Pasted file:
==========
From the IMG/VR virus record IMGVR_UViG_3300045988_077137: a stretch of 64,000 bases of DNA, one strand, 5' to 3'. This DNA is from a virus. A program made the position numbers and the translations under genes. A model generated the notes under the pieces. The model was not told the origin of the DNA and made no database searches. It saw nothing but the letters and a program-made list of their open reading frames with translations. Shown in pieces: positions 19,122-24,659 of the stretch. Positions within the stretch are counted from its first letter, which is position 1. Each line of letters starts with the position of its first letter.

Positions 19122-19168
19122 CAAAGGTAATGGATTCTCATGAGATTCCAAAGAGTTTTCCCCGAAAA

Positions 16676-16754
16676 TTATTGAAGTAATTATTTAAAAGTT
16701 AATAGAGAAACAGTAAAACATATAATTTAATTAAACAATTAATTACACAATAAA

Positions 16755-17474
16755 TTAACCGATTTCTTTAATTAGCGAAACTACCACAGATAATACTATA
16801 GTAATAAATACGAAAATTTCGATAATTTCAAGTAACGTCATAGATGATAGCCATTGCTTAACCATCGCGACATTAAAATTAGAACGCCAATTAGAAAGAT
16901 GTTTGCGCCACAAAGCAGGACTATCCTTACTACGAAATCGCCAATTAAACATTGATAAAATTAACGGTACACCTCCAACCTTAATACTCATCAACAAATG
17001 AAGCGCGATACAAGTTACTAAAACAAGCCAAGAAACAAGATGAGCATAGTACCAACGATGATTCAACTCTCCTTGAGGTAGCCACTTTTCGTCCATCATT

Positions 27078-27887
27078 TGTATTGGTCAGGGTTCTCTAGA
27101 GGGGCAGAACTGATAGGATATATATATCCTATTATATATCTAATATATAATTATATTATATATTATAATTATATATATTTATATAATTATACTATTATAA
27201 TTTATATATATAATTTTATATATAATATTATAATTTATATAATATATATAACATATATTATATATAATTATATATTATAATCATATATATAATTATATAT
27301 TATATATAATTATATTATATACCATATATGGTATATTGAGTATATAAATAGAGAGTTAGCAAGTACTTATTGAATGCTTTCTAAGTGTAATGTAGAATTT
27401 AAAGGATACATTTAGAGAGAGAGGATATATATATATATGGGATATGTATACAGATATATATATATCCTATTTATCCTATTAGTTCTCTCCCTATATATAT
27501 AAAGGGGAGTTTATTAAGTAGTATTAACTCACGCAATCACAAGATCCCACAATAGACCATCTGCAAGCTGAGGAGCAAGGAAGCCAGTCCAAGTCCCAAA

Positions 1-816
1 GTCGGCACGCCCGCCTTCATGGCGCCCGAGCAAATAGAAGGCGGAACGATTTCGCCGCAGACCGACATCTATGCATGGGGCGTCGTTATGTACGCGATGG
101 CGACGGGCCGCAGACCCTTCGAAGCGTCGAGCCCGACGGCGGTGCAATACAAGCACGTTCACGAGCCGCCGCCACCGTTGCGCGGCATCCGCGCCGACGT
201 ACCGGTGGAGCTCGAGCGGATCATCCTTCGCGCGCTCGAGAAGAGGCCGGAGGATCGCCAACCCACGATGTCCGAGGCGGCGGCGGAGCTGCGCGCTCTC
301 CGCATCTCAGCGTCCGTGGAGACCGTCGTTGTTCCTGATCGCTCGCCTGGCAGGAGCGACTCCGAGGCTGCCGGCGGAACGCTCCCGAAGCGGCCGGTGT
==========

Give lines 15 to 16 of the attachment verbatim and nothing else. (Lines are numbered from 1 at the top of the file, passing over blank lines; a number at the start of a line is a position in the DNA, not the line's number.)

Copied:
27201 TTTATATATATAATTTTATATATAATATTATAATTTATATAATATATATAACATATATTATATATAATTATATATTATAATCATATATATAATTATATAT
27301 TATATATAATTATATTATATACCATATATGGTATATTGAGTATATAAATAGAGAGTTAGCAAGTACTTATTGAATGCTTTCTAAGTGTAATGTAGAATTT